4. Now replace all occurrences with our new function, so our expression becomes f(2) * f(3).
    5. If any arguments are equal accross all occurrences, merge those arguments.
  4. Inline all functions that have just 1 caller. This is essential, because the above algorithm generates a ton of mini-functions whose body contains just one node, so this inlining is responsible for making those back into the largest possible functions, and shifting the boundaries of abstractions. Going down to one caller is a natural consequence of the above algorithm whenever a function call with multiple occurrences becomes the given child of a new function. Together, these parts of the algorithm create the “emergent” behavior of finding optimal function boundaries regardless of the code structure.
  5. To fully refactor code that has been edited by the user, it also needs to remove unused arguments which would otherwise block refactorings. This is not fully implemented yet.

The implementation

The most complete, most recent prototype shown above is written in C# with a gui in WPF. Some parts are incomplete, but there should be enough to experiment with if you’re interested in how it works.

You can get it from

You’ll want to load it up in Visual Studio, since the code it loads up initially is defined in Main.cs:TestCase(). You can uncomment different ones to try, or add new ones. You can also edit visually in the actual editor of course.

Since it uses WPF, it won’t run on Mono (Linux/OS X), sorry.

The actual algorithm starts of in Program.cs:Restructor(), see above for an outline of what it does. The same comments to the algorithm are in the code.

The language

The language was designed to be suitable for the algorithm as much as possible. To be a realistic test case, it has side effects, but otherwise it tries to be as (eagerly) functional as possible, since that makes refactors the easiest to follow.

It is statically typed with genericity for functions like map, reduce etc. So far it only has integers, floats, strings and lists, no way to define objects yet.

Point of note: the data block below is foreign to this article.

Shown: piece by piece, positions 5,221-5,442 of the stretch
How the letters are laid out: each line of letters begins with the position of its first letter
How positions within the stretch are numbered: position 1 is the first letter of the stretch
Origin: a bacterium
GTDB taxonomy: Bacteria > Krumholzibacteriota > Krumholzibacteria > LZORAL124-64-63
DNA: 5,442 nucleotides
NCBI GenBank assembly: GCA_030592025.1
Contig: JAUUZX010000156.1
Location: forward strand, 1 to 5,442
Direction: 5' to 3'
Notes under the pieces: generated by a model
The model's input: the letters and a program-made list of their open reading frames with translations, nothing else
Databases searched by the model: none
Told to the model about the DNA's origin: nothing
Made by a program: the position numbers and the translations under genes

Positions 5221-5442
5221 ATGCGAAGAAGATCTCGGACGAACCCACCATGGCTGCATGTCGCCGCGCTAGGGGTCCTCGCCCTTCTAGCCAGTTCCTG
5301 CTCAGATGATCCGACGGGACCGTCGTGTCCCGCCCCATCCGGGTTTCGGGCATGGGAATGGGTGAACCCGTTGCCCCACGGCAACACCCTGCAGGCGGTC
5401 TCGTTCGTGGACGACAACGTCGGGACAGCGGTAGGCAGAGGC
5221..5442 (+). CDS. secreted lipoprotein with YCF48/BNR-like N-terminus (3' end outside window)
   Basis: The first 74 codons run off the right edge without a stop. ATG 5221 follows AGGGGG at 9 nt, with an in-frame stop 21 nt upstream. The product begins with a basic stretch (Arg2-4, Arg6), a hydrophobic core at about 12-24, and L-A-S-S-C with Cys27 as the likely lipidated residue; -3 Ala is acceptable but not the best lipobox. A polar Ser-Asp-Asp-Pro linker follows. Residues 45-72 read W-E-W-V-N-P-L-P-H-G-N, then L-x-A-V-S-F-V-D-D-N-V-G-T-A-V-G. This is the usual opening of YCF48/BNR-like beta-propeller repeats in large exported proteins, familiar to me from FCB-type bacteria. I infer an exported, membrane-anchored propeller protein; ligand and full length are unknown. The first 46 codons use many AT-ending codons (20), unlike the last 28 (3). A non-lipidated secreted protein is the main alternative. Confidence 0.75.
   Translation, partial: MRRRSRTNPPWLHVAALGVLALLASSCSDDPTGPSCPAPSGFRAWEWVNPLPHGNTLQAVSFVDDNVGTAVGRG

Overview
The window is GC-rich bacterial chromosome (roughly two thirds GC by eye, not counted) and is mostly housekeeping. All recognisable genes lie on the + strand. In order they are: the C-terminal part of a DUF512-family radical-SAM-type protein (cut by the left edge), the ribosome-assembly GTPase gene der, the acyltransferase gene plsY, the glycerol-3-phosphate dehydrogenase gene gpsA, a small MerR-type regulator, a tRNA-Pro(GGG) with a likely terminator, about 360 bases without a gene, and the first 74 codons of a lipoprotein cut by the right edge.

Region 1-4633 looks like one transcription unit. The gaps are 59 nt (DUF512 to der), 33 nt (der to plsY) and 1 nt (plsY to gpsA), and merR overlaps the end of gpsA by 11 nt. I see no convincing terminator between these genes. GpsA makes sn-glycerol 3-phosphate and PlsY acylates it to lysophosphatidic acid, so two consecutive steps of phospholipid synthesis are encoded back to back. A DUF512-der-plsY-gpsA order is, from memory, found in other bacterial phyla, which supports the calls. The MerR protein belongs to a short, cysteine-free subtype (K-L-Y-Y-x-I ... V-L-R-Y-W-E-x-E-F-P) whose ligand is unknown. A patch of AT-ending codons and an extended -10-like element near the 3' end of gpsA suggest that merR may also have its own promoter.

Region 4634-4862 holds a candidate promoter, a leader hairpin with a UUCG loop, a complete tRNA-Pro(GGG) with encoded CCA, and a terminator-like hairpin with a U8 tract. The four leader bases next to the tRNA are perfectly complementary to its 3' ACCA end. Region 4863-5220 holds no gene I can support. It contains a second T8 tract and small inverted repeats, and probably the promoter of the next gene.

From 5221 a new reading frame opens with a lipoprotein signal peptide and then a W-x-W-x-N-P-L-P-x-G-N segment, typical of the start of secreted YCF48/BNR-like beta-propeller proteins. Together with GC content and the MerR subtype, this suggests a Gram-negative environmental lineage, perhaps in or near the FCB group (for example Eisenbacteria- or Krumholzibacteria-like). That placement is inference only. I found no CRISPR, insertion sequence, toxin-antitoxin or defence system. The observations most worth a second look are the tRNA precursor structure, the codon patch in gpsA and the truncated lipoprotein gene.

It has a lightweight way to define function values similar to C#, e.g. x => x * x, with () used for more than one parameter. It is using that same syntax to introduce variables in a scope, e.g. x = 2 => x * x equals 4.


An older prototype was in C++ with wxWidgets. A screenshot of what that looked like. If you actually want to run it, it is here, run RS/restructor.exe, or attempt to build the included source code.

For some reason it became messy pretty quickly, and the experience with it had gotten me an idea on how to simplify the implementation in a language with garbage collection (I’m generally not a fan of GC, but when doing complex graph manipulation it really helps). The better GUI library and tools for on-the-fly code generation were icing on the cake that led me to C# for the most recent prototype above.

It took me several years to get to a prototype at all. For some reason, the algorithm which is now pretty obvious took me a long time to figure out, in particular how to deal with sharing of values and side effects. Here are archeological artifacts of those days: a paper where I tried to explain what I was doing, some mockups for what the visual language could be structured like, and, if you really want to see what it looks like when someone’s mind goes around in circles, some brainstorm docs.

A much simpler tool I wrote that works on any language: Sloppy. Leaves the refactoring to the human though :)